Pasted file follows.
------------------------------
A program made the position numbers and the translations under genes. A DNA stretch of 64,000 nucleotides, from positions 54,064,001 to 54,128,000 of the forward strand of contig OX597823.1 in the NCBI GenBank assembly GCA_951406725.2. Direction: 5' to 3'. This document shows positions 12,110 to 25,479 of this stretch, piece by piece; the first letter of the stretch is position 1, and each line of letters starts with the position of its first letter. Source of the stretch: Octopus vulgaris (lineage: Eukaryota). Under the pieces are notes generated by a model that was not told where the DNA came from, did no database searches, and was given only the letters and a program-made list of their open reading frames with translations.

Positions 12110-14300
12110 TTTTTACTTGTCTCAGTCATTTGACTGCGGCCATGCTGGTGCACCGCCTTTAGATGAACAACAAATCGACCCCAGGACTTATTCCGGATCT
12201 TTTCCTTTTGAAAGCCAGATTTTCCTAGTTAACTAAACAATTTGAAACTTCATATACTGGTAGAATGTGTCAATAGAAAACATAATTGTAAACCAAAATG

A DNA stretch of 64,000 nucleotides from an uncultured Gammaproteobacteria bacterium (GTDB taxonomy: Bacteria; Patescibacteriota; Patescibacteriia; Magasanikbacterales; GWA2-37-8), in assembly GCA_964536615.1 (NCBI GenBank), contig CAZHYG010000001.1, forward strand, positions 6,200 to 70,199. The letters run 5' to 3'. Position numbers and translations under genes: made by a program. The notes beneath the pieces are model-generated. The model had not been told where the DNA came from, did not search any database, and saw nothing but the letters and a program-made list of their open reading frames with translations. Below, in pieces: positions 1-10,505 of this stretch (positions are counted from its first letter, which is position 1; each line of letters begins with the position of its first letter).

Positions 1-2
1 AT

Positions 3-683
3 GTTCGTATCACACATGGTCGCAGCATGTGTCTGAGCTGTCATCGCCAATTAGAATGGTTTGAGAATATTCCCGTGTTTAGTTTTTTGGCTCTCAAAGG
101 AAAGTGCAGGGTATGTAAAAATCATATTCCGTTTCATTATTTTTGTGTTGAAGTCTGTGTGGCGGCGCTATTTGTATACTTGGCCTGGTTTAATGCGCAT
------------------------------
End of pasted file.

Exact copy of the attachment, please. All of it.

A program made the position numbers and the translations under genes. A DNA stretch of 64,000 nucleotides, from positions 54,064,001 to 54,128,000 of the forward strand of contig OX597823.1 in the NCBI GenBank assembly GCA_951406725.2. Direction: 5' to 3'. This document shows positions 12,110 to 25,479 of this stretch, piece by piece; the first letter of the stretch is position 1, and each line of letters starts with the position of its first letter. Source of the stretch: Octopus vulgaris (lineage: Eukaryota). Under the pieces are notes generated by a model that was not told where the DNA came from, did no database searches, and was given only the letters and a program-made list of their open reading frames with translations.

Positions 12110-14300
12110 TTTTTACTTGTCTCAGTCATTTGACTGCGGCCATGCTGGTGCACCGCCTTTAGATGAACAACAAATCGACCCCAGGACTTATTCCGGATCT
12201 TTTCCTTTTGAAAGCCAGATTTTCCTAGTTAACTAAACAATTTGAAACTTCATATACTGGTAGAATGTGTCAATAGAAAACATAATTGTAAACCAAAATG

A DNA stretch of 64,000 nucleotides from an uncultured Gammaproteobacteria bacterium (GTDB taxonomy: Bacteria; Patescibacteriota; Patescibacteriia; Magasanikbacterales; GWA2-37-8), in assembly GCA_964536615.1 (NCBI GenBank), contig CAZHYG010000001.1, forward strand, positions 6,200 to 70,199. The letters run 5' to 3'. Position numbers and translations under genes: made by a program. The notes beneath the pieces are model-generated. The model had not been told where the DNA came from, did not search any database, and saw nothing but the letters and a program-made list of their open reading frames with translations. Below, in pieces: positions 1-10,505 of this stretch (positions are counted from its first letter, which is position 1; each line of letters begins with the position of its first letter).

Positions 1-2
1 AT

Positions 3-683
3 GTTCGTATCACACATGGTCGCAGCATGTGTCTGAGCTGTCATCGCCAATTAGAATGGTTTGAGAATATTCCCGTGTTTAGTTTTTTGGCTCTCAAAGG
101 AAAGTGCAGGGTATGTAAAAATCATATTCCGTTTCATTATTTTTGTGTTGAAGTCTGTGTGGCGGCGCTATTTGTATACTTGGCCTGGTTTAATGCGCAT